Should we or shouldn’t we teach English idioms to ESL students? Although it is uncommon for ESL students to use them comfortably and effectively, if we choose to not teach them idioms, they’ll be missing an important cultural element of the language they strive to speak fluently. However, it stands to reason that idioms should be taught to upper-intermediate or advanced students, individuals who are ready to take their English fluency to the next level.
To make sure that the time you spend teaching idioms is not time wasted, follow these steps and instructions:
How To Proceed
Choose 5 to 8 idioms that may be easily grouped
Most idioms fall into simple categories, like idioms with animals or parts of the body. Choose 5 to 8 from any category, for example idioms with time. If you choose more than 10, you’ll only succeed in overwhelming your students, and they won’t remember any of the idioms they saw in class. So, to teach idioms with time, you may teach the 8 idioms found in this worksheet called Time Flies When You’re Having Fun. Before presenting the idioms, make sure students understand that they are usually used in spoken English, and rarely in written form, with some exceptions (they are widely used on the Internet, in blogs, ezine articles, etc...but students must understand that their use is informal).
Introduce idioms in context, never in isolation
Some ESL teachers simply go over a list of English idioms and their definitions or explanations. However, to ensure that students not only understand them, but also learn to use them, present idiom examples in context, for example, in simple conversations where the meaning of the idiom is clear. To introduce the idiom to give someone a hard time, present a conversation like this one:
- Juan: Hey Sarah, you look sad. What’s up? - Sarah: Well, I didn’t play very well today during volleyball practice, and my teammates were not very understanding. They said I was clumsy and had to focus more on the game. They said a 5-year old girl played better than me. - Juan: Oh! I’m so sorry they gave you such a hard time.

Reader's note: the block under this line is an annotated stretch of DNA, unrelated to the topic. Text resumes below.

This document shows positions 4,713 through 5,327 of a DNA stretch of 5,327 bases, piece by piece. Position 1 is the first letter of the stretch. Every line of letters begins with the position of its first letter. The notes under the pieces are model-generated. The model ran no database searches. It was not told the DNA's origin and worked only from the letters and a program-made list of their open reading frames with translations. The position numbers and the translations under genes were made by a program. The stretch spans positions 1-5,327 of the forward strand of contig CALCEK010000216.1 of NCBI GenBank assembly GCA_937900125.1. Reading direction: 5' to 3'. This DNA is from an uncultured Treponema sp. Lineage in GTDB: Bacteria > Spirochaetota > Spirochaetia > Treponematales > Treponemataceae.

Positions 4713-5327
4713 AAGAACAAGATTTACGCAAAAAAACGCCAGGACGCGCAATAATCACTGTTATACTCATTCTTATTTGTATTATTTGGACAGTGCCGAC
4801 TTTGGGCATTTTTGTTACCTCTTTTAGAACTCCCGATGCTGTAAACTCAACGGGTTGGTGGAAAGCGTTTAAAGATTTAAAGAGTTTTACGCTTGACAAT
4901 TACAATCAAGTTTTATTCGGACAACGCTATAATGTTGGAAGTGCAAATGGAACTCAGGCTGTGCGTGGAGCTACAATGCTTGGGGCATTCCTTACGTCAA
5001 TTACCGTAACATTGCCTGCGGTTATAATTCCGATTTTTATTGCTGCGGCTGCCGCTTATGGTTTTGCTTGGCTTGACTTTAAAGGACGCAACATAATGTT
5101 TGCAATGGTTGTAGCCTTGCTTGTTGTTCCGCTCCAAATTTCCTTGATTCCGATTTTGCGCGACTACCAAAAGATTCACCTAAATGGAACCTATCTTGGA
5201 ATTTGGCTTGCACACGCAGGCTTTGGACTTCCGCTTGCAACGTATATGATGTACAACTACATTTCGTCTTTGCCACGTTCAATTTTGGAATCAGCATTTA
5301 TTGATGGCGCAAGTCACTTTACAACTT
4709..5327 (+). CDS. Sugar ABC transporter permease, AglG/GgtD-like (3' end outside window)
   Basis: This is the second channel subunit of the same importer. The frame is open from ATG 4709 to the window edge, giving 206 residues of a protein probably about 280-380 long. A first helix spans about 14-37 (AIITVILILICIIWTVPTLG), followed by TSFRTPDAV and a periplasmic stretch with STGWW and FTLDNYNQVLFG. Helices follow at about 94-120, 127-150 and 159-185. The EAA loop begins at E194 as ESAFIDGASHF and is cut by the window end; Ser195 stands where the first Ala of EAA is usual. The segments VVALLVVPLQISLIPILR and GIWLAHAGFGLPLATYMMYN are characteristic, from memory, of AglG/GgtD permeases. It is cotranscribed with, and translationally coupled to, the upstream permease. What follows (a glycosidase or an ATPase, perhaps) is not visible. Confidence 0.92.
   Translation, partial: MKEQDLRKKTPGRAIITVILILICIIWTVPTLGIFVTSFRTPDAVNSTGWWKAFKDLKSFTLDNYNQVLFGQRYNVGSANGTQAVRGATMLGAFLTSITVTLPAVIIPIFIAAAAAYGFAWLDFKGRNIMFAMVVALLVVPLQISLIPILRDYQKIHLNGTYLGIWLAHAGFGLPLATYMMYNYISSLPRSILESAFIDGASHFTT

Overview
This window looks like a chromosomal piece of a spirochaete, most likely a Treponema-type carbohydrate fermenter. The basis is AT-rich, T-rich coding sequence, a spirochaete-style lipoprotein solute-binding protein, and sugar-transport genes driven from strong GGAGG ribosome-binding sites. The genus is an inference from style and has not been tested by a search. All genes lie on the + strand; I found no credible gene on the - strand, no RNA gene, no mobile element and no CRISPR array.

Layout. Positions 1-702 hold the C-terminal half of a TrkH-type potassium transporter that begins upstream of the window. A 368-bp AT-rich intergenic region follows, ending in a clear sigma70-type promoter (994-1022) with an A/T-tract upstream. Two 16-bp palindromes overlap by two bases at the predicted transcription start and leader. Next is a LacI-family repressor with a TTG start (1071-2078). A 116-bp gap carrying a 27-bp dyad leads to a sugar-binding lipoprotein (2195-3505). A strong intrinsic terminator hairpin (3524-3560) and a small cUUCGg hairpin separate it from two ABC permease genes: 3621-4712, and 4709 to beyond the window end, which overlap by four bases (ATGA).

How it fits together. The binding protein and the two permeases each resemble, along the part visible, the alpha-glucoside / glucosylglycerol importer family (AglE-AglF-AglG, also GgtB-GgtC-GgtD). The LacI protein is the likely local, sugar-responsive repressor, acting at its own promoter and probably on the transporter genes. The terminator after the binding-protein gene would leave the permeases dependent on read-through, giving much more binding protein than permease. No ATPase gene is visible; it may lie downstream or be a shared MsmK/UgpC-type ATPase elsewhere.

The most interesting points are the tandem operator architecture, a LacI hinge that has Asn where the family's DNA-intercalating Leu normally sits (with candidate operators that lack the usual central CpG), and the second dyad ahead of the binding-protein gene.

Ask students to guess or figure out the meaning of the idiom. Correct as necessary. Ask them to provide other examples of what it means to give someone a hard time. Then, move on to another conversation for another idiom.
Students create conversations using idioms
Remember that the goal is to get students to not only understand idioms, but also learn how to use them effectively. Divide the class into pairs. Each pair of students gets one or two idioms to work with. They must write a conversation and use this idiom in it. Walk around the classroom to assist students and check for accuracy.
Students act out their conversations
Each pair stands before their classmates and acts out the conversation they wrote. This way they not only practice using the idiom phrases, they hear other examples from classmates, other ways in which these idioms may be included in conversation.
Show students how some of these idioms are used in the media, in newspaper and magazine articles, and in songs, cartoons, videos, advertisements, etc…Thanks to the Internet, all you have to do is Google an idiom, and you’ll find plenty of sources! If you Google, “gave him a hard time”, you'll run across a Daily Mail article that states voters gave a British politician a hard time. You don't have to read the entire article, just the headline and the basics will do for students to see how this idiom is used in a newspaper headline.
Just remember to keep it real. Your students need to know that there are real people out there who actually speak like this, and say these things. Soon enough, they may feel ready to start using some of these themselves.
Claudia has been an ESL teacher for 20 years and has taught a wide variety of students from pre-schoolers to senior citizens, complete beginners to advanced students. This vast teaching experience has helped her write over 100 articles for BusyTeacher.org. When she is not teaching, she is also a freelance travel writer contributing reviews for V!VA Travel Guides' upcoming Uruguay edition, as well as travel articles and blog posts for a variety of online publications. She is currently living in Buenos Aires, Argentina with her spunky 7-year old daughter and crabby 10-year old cat, Ulysses. Google +.
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